A proposed law restricting private fireworks use in parts of Island County next year got delayed yesterday at the regular Tuesday meeting of the Board of Island County Commissioners. Depending on when the ordinance is scheduled for further action, the county may have to wait until 2018 before controls on such fireworks can be imposed.
If it had passed, ordinance C-28-16 would have limited when private fireworks could be discharged in unincorporated Island County: July 3 and 5 from 9 a.m. to 11 p.m., July 4 from 9 a.m. to midnight, and Dec. 31 from 6 p.m. to 1 a.m. Jan. 1. The law would also have let the county sheriff ban such fireworks during a Type II burn ban, characterized by “severe dry weather conditions.” Violations would have been punishable by a $250 fine.
These limits would have gone into effect a year from the date of passage, meaning they wouldn’t have applied this coming summer. State law imposes a one-year delay on the implementation of ordinances regulating fireworks.
At the state level, House Bill 2348 this past session would have eliminated the one-year delay, letting counties and other governments impose restrictions that take effect in 30 days or less, but it failed to pass.
Commissioner Jill Johnson objected that the ordinance lacked a definition of “severe dry weather conditions,” thus theoretically allowing arbitrary declarations of Type II bans that would “deprive the fireworks industry of certainty.” Commissioner Rick Hannold essentially backed up Johnson’s objections, adding that he wanted a unanimous vote on the ordinance.
The board tabled further discussion until such a definition is crafted, to the dismay of Commissioner Helen Price Johnson, who observed that Johnson and Hannold’s objections could have been raised much earlier in the county’s legislative process.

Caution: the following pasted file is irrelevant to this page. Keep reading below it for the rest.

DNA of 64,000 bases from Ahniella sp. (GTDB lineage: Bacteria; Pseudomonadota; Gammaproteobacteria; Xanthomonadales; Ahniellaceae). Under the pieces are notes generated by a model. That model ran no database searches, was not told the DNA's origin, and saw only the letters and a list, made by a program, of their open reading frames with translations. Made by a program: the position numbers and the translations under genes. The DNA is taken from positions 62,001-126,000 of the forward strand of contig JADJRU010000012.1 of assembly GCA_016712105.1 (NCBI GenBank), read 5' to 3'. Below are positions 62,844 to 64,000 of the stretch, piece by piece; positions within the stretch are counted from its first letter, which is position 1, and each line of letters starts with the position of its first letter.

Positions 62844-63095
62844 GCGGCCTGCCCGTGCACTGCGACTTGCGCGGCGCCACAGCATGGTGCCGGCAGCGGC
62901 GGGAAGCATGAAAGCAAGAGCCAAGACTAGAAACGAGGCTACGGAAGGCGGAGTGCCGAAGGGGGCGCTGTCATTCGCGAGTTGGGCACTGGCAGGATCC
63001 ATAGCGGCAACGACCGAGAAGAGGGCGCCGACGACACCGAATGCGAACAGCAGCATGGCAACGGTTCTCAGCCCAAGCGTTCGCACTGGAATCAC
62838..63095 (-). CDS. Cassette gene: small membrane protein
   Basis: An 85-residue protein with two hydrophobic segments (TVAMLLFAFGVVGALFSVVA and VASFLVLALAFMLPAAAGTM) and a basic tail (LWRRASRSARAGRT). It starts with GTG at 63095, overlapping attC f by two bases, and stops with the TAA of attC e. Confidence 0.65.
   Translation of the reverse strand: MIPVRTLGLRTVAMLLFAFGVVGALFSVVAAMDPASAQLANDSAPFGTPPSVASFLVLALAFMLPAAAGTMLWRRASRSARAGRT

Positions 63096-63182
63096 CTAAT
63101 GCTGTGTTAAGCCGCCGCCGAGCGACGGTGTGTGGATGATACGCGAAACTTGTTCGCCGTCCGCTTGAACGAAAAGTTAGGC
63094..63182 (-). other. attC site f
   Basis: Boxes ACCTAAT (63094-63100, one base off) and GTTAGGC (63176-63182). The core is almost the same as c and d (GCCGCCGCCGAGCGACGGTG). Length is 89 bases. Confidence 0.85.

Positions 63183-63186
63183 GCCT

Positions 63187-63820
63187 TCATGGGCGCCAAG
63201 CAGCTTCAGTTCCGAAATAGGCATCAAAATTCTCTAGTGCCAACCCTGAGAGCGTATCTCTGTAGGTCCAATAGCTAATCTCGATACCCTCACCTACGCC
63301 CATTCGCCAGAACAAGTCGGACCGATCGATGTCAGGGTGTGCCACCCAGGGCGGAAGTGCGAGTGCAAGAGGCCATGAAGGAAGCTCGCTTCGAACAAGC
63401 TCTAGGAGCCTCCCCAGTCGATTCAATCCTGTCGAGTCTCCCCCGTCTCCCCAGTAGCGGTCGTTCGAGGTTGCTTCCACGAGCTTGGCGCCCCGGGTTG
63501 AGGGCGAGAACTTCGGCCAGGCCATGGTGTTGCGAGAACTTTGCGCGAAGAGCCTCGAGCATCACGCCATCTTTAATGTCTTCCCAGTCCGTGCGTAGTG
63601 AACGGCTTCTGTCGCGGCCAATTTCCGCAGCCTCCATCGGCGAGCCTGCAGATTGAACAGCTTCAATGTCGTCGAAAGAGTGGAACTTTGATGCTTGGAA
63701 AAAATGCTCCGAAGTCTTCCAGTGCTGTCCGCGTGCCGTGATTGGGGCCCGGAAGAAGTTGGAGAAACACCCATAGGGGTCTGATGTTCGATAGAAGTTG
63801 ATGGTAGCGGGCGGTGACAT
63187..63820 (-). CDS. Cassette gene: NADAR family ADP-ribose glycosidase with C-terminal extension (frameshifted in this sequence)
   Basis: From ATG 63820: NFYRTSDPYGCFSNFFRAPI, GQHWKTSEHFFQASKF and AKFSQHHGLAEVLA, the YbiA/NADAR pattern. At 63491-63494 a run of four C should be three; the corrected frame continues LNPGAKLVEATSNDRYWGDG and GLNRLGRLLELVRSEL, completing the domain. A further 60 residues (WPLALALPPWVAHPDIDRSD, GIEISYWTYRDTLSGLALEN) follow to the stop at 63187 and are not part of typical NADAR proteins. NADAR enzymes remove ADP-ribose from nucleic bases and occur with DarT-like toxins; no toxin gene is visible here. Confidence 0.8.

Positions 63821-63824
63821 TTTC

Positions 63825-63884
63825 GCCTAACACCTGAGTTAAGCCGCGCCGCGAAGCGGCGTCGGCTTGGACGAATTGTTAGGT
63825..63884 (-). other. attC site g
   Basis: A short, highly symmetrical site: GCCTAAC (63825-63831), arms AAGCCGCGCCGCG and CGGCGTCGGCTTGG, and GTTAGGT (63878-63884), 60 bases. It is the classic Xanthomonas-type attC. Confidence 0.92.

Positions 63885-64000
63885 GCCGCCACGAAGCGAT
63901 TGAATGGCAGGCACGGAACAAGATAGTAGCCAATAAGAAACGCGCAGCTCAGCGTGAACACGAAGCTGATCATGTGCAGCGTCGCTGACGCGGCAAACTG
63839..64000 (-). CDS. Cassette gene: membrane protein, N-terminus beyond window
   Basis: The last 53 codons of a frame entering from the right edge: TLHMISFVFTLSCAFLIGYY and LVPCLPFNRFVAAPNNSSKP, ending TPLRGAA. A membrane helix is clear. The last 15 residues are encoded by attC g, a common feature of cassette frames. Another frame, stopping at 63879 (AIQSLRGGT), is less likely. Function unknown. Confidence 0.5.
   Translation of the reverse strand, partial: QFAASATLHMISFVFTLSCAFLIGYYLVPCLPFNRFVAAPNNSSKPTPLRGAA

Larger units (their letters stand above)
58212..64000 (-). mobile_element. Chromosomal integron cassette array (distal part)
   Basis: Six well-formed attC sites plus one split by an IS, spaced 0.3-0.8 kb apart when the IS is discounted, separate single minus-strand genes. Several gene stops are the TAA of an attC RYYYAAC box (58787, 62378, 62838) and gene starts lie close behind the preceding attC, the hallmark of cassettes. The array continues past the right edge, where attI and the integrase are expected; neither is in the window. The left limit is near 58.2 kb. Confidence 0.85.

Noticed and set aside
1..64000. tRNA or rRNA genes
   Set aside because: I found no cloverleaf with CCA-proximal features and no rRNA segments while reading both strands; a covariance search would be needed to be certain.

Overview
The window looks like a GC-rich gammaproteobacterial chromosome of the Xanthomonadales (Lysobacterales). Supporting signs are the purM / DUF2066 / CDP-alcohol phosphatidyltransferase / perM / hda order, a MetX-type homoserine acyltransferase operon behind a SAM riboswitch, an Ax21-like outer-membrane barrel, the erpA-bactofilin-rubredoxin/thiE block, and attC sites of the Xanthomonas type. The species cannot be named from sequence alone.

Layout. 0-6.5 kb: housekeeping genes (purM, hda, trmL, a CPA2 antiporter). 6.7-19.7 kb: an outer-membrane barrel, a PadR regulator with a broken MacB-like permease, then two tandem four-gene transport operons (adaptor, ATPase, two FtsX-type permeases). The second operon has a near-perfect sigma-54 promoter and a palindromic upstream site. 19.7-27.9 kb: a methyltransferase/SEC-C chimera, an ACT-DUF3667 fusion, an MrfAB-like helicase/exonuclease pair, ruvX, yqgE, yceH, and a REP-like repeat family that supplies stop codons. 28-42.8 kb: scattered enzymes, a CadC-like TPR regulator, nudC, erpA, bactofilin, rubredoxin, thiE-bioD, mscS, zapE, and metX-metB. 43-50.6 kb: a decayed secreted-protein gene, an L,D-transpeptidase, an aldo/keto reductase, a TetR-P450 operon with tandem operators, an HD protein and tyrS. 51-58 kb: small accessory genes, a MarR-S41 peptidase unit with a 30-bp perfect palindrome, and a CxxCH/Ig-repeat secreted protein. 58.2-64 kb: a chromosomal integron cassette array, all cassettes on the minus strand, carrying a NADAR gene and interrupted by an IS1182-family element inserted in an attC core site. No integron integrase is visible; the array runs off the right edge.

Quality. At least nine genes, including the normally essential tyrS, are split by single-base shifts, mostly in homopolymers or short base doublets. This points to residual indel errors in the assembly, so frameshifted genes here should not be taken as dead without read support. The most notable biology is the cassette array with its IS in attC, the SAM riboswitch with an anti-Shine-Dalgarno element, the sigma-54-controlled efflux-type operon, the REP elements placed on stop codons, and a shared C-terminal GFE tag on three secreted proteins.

During public testimony about the law, Bill Carruthers — representing the Kiwanis, who sell fireworks each year on the island — objected that the ban “would cut into the proceeds of a nonprofit. There are always going to be fireworks out there, so why ban us?”
Jerry Farley, representing the Consumer Fireworks Safety Association — a group of fireworks-makers — argued that “prohibition is generally not a good strategy” and observed that the dates when fireworks are permissible under the law would fall on different days in different years, thus having “a deleterious effect on the industry in some years and not in others.”
Speaking in favor of the law was Sammye Kempbell of Coupeville, who exhibited an oversized necklace made entirely of fireworks-related trash she had picked up off the beach. Laura Mueller of Coupeville urged the Kiwanis to “think of another way to make money. The fireworks scare the hell out of my horses and the wildlife.”
Price Johnson observed wryly, “You’ve got one not-for-profit going out after July 4 to pick up tons of trash created by the sales activities of another not-for-profit. Dumpsters are overflowing.”
If the revised ordinance is enacted after this summer’s fireworks season, it will not serve to limit private fireworks until the summer of 2018. The state’s one-year waiting period on any fireworks restrictions caused consternation during last year’s unusually hot, dry summer. Residents were frustrated that the county couldn’t impose an immediate ban on fireworks around July 4, despite a burn ban in place.
The island’s incorporated areas have all restricted the use of personal fireworks to one day, Price Johnson said.